a battery adapted to provide current to the indicator.
15. The hole angularity gage of claim 12, wherein the indicator comprises:
a light emitting diode.
16. A method for manufacturing a hole angularity gage, the method comprising the steps of:
assembling a hole probe and center pin subassembly with a bearing holder and a gage body, wherein the hole probe and center pin subassembly includes a hole probe, a bearing, and a center pin, and wherein assembling the hole probe and center pin subassembly includes assembling the hole probe and the center pin with the bearing holder, and attaching the bearing holder to the gage body, so that the center pin extends into a central channel of the gage body;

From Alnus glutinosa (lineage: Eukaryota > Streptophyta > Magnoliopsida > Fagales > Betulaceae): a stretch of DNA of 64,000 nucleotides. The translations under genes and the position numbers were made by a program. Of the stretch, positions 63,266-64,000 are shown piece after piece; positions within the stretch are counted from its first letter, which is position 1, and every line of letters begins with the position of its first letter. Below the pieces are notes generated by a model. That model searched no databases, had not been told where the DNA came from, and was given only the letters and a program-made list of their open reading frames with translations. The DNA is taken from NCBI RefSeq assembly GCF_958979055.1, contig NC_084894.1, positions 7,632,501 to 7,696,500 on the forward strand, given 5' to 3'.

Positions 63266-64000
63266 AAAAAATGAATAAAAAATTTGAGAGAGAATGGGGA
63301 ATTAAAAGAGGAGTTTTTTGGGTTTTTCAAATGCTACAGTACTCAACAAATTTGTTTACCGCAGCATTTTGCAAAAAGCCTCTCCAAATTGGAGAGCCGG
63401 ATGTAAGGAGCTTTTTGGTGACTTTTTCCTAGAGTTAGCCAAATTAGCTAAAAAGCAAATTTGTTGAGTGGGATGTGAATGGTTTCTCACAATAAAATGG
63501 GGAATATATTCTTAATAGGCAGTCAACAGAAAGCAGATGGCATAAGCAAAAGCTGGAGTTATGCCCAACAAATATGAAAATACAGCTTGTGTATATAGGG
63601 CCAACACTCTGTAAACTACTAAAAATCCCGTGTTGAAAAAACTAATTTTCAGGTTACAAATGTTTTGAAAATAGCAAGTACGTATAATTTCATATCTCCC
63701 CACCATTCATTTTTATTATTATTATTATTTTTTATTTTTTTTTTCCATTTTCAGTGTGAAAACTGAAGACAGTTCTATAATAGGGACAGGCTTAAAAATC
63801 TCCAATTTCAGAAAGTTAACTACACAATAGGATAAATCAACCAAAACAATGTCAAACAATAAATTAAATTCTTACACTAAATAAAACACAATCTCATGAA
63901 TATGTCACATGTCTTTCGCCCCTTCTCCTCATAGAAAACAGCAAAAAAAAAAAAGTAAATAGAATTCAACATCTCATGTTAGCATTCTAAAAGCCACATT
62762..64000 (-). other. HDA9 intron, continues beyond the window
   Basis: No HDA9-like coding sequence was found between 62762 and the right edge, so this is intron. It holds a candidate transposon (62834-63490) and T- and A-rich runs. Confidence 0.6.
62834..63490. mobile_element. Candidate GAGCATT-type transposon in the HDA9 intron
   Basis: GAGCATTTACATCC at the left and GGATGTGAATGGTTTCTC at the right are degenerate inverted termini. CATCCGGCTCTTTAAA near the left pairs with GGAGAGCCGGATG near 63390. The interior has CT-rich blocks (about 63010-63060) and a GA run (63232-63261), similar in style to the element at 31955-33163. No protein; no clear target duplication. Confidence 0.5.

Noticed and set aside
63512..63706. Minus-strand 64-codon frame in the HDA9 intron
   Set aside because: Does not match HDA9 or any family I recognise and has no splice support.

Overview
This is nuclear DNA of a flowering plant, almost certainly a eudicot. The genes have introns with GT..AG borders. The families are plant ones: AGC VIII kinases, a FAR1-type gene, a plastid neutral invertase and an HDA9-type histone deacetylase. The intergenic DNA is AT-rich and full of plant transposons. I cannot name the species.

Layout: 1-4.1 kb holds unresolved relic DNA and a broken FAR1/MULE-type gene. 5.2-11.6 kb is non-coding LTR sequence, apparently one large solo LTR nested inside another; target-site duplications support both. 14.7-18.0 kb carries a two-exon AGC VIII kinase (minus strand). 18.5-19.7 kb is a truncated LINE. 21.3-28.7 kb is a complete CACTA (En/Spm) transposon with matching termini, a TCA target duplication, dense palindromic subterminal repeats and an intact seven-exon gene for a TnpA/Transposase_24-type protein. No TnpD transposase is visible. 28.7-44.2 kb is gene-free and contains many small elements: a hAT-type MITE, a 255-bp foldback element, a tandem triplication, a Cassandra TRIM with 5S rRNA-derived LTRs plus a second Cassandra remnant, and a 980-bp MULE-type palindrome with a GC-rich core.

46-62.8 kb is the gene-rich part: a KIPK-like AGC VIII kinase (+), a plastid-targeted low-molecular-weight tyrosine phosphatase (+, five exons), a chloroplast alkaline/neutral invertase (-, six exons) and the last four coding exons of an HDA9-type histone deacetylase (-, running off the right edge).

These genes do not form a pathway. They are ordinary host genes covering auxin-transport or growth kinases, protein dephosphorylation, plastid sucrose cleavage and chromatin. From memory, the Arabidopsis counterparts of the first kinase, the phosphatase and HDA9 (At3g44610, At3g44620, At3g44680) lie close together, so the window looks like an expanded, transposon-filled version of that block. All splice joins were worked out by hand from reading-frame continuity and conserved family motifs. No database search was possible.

assembling a contact disc subassembly with a gage body, wherein the contact disc subassembly includes a contact disc, and wherein assembling the contact disc subassembly includes inserting the contact disc into the central channel of the gage body;
assembling an indicator subassembly that includes an indicator, an indicator housing, and a battery holder, and wherein assembling the indicator subassembly includes attaching the indicator and the battery holder to the indicator subassembly; and
attaching the indicator subassembly to the gage body.
17. The method of claim 16, wherein the hole probe comprises an outer collet, an inner collet, and a tapered pin, and wherein assembling the hole probe and center pin subassembly further comprises:
inserting the inner collet into a central channel of the outer collet; and
inserting the tapered pin into a central channel of the inner collet.